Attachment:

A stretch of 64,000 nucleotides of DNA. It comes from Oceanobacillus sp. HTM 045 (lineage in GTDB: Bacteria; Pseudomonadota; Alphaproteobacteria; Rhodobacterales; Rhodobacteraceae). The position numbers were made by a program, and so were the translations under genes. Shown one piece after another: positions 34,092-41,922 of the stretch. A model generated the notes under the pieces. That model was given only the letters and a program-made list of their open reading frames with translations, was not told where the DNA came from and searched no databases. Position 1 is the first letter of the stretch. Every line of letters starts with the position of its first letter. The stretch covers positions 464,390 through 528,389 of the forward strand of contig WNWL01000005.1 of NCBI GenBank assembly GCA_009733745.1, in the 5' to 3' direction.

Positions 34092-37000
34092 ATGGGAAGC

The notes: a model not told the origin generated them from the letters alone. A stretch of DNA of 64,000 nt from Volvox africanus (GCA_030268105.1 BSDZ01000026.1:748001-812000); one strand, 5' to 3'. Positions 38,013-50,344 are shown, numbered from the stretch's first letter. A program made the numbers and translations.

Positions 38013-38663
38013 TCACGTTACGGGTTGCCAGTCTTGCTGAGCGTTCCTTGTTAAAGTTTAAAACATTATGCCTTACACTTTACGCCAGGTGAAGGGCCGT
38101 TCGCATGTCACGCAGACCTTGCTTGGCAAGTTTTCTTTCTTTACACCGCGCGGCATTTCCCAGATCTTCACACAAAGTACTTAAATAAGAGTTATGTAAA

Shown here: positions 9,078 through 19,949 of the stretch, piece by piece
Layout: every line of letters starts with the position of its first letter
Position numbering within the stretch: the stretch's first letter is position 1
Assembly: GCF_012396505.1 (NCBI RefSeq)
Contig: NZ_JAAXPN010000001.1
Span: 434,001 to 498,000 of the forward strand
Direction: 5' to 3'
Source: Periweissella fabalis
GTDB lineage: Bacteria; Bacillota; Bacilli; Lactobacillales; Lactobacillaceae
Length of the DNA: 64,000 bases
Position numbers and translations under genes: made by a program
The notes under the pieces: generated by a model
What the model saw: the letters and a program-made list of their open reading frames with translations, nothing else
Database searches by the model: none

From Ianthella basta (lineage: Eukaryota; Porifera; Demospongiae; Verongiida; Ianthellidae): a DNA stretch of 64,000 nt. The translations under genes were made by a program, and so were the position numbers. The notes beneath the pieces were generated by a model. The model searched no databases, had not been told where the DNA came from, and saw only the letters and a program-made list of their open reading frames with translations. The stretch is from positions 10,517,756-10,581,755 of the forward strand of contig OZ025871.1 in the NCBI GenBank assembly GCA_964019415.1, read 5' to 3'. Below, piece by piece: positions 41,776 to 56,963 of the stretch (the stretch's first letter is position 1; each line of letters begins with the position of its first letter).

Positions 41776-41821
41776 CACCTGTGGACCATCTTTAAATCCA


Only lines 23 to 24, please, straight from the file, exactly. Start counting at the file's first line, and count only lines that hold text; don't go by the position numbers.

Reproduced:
Positions 41776-41821
41776 CACCTGTGGACCATCTTTAAATCCA